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Christina Naranjo

Biography to Display: 

1891 Born

1980 Died

 

Christina Naranjo’s burnished black pieces are characterized by round shoulders, long necks and deep carving. 

Naranjo was a Native American potter who lived and worked at Santa Clara Pueblo. She was a daughter of Sara Fina and Geronimo Tafoya and a sister of Margaret Tafoya. These two sisters were the founders and matriarchs of two of the most noted Native American clay families. She often worked with her daughter, Mary Cain. The family members, like many pottery families at Santa Clara, were comfortable working on larger pieces and were well known for the highly burnished surfaces of their black pieces.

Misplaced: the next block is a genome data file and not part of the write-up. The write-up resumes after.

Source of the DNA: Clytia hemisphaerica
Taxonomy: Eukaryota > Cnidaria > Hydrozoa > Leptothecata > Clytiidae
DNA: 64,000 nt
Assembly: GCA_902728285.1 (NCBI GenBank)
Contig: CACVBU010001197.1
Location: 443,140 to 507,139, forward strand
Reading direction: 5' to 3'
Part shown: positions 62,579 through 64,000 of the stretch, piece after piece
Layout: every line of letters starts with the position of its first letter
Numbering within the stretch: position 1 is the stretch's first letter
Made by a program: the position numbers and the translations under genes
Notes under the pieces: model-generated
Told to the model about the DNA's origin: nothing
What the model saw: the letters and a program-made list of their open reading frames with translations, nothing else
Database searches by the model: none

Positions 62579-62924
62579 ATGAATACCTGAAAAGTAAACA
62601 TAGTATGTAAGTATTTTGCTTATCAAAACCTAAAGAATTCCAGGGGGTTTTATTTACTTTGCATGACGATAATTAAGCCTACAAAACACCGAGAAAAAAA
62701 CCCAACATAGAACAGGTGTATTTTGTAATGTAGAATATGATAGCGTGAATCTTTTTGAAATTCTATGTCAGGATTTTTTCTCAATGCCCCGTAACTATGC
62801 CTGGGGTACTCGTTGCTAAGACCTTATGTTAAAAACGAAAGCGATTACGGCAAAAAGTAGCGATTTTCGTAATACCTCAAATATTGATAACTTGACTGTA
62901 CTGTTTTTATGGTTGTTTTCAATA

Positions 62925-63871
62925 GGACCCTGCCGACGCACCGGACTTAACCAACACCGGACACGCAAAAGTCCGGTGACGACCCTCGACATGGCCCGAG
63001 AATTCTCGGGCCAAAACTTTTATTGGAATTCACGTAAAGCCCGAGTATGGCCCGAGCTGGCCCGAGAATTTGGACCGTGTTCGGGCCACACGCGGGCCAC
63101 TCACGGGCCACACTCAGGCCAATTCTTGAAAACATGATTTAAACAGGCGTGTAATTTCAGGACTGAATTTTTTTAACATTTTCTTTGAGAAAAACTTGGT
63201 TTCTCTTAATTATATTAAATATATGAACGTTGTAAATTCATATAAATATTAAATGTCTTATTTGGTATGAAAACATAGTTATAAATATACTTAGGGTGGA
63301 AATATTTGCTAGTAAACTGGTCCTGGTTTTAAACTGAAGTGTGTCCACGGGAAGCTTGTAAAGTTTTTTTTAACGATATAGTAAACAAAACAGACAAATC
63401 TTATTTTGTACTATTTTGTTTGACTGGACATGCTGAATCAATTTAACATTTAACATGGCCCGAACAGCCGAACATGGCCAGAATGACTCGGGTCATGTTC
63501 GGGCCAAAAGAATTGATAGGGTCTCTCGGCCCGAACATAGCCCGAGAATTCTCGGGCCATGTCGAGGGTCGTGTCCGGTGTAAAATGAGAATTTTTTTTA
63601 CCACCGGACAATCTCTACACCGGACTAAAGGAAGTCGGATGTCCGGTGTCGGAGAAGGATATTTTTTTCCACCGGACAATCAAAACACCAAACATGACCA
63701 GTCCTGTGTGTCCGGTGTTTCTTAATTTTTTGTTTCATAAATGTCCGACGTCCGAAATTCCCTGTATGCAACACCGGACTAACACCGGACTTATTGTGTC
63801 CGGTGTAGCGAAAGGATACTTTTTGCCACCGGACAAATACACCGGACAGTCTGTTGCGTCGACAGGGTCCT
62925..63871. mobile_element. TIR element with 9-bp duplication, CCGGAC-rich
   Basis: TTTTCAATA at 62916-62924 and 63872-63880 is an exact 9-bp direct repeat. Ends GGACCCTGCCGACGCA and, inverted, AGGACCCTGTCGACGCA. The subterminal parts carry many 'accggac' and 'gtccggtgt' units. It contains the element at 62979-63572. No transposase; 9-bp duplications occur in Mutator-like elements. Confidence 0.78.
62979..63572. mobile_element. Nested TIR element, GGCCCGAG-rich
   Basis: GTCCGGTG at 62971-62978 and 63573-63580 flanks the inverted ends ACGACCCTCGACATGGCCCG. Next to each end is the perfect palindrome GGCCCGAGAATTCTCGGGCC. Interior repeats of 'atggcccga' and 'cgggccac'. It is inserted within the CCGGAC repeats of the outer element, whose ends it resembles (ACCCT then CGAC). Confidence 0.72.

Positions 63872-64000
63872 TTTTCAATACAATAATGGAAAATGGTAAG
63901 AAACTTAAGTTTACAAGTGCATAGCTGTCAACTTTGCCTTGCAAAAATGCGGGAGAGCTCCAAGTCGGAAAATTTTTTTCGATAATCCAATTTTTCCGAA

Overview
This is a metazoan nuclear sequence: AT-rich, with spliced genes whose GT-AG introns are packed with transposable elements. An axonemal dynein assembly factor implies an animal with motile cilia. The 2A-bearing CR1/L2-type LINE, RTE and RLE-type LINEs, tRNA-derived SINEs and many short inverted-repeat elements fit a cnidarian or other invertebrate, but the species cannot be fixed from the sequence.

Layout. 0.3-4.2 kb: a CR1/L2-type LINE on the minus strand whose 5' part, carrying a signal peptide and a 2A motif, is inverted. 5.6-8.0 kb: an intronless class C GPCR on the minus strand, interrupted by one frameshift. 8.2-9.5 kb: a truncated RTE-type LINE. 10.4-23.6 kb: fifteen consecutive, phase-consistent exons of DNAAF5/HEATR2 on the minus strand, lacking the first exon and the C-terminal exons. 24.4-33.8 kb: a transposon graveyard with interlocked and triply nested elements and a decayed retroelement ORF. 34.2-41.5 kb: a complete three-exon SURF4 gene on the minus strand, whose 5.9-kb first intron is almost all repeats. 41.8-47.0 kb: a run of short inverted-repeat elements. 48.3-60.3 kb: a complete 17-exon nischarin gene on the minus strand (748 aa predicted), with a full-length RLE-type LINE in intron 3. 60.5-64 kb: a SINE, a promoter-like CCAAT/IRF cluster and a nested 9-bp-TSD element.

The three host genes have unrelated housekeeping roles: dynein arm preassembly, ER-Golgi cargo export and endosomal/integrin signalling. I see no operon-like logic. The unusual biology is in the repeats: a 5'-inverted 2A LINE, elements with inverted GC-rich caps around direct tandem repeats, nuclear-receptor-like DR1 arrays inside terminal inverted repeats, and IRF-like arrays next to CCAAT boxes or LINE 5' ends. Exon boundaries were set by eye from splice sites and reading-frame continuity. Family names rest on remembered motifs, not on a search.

Public Collections

Public Collections to Display: 

Crocker Art Museum, Sacramento, California

Bibliography

Bibliography to Display: 

Dillingham, Rick. Fourteen Families in Pueblo Pottery, Albuquerque, NM: University of New Mexico Press, 1994.

 

 

 

Typical Marks
before 1965
Vase
Date: before 1965
Materials: Earthenware
Method: Coiled, Carved (Earthenware, with carved avanyu design.)
Surface Technique: Burnished
Crocker Art Museum, gift of Loren G. Lipson, M.D., 2014.1.22
Crocker Art Museum, gift of Loren G. Lipson, M.D., 2014.1.22

Citation: "The Marks Project." Last modified October 7, 2019. http://www.themarksproject.org:443/marks/naranjo